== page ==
Mines News

Release Date Thursday, October 21, 2021

Junior Bladesmithing Championship Seeks High School Sword and Knifemakers from Across the United Sates

Caleb Oppelt, winner of Mines’ 2020 Junior Bladesmithing Championship, forges a blade at his home near Goodwin, SD.

South Dakota Mines  annual Junior Bladesmithing Championship is now accepting applications. The competition is open to high school students across the nation who can produce a blade by hand-hammering or trip-hammer forging.

The competition is sponsored by the Department of Materials and Metallurgical Engineering at South Dakota Mines, which is led by Michael West, Ph.D. The department is home to the 2017 grand prize winning sword at The Mineral, Metals & Materials Society (TMS) Bladesmithing Competition.

“The Junior Bladesmithing Championship emphasizes the science that underlies the art and craft of bladesmithing,” says West.

An application form, competition rules and the scoring rubric for the Junior Bladesmithing Championship can be found here. Applications for the 2022 competition must be received by Nov 15, 2021 and blades and final report must be submitted by April 1, 2022.

The winners of the inaugural 2020 championship were Caleb Oppelt and Evan Oppelt of Goodwin, SD; Hunter Hollenbeck of Edgemont, SD; and Thad Malsam, Brandon Valley, SD. More can be found on those winning entries here.

Each summer, South Dakota Mines also hosts a free workshop entitled  “The Science of Swords” for high school students interested in learning more about the craft of bladesmithing and blacksmithing. The weeklong workshop, sponsored by Nucor Steel, is held in the university’s foundry and instills concepts in materials science and metallurgical engineering alongside hands-on bladesmithing and blacksmithing experiences overseen by experienced faculty and mentors.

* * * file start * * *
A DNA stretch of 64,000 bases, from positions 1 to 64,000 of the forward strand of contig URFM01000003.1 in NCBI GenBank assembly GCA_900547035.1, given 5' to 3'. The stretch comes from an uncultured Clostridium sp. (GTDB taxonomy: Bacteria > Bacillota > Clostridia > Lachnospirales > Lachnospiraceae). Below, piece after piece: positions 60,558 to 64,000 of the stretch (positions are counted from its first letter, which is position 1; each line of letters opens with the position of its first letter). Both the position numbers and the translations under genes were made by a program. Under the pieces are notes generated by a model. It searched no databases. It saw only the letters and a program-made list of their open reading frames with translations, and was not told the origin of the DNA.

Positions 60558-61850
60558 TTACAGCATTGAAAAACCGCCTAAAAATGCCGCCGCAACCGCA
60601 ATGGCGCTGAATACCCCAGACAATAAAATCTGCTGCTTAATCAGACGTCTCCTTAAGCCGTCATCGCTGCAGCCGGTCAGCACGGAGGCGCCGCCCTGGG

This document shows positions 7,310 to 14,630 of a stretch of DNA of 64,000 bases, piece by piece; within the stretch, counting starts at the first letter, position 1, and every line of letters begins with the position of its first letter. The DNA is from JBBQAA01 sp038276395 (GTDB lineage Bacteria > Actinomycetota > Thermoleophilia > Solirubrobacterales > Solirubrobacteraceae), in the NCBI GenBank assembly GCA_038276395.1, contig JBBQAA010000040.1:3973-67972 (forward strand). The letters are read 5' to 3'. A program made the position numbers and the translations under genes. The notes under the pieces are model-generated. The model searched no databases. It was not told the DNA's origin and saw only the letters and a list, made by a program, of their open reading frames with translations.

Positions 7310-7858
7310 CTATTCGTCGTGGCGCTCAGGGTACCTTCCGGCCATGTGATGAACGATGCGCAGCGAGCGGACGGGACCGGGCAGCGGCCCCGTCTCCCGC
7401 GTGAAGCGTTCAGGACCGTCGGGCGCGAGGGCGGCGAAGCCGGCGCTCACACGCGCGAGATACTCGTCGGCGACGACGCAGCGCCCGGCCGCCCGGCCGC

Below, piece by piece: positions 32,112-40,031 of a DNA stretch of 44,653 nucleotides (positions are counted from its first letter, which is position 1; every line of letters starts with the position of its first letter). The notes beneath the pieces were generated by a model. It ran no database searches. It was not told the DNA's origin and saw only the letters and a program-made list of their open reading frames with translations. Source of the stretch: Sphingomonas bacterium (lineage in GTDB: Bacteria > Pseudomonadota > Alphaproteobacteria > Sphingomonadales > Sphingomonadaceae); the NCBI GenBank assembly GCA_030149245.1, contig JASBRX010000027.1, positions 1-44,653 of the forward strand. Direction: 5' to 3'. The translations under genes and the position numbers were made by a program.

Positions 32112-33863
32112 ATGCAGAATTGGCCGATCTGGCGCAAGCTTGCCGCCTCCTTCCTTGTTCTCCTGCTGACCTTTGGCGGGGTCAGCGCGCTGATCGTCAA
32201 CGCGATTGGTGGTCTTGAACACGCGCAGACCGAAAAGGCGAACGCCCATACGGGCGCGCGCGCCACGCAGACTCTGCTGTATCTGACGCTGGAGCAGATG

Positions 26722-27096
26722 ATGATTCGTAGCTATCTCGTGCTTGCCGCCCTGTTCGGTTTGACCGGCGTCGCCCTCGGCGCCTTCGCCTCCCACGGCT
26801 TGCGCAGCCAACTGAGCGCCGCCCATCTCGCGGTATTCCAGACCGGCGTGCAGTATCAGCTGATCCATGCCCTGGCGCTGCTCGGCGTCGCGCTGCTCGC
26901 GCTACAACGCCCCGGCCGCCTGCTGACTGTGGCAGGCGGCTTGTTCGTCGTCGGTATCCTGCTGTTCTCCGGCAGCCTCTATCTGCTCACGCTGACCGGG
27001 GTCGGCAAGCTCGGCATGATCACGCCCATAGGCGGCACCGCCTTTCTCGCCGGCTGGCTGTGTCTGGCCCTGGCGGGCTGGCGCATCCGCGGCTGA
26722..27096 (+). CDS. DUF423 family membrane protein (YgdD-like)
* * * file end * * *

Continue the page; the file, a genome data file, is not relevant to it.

South Dakota Mines professors of materials and metallurgical engineering will teach the science of metallurgical engineering behind bladesmithing. This will include Jon Kellar, Ph.D., who will teach the processing of raw materials; Brett Carlson, Ph.D., who will teach making steel and forging; and Michael West, Ph.D., who will teach heat treating and hardness testing of blades.

 

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About South Dakota Mines  

Founded in 1885, South Dakota Mines is one of the nation’s leading engineering, science and technology universities. South Dakota Mines offers bachelor’s, master’s and doctoral degrees and a best-in-class education at an affordable price. The university enrolls 2,418 students with an average class size of 24. The South Dakota Mines placement rate for graduates is 97 percent, with an average starting salary of more than $66,150. For these reasons College Factual ranks South Dakota Mines, the #1 Engineering School for Return on Investment. Find us online at www.sdsmt.edu and on FacebookTwitter, LinkedInInstagram and Snapchat.

Contact: Mike Ray, 605-721-7865, mike.ray@sdsmt.edu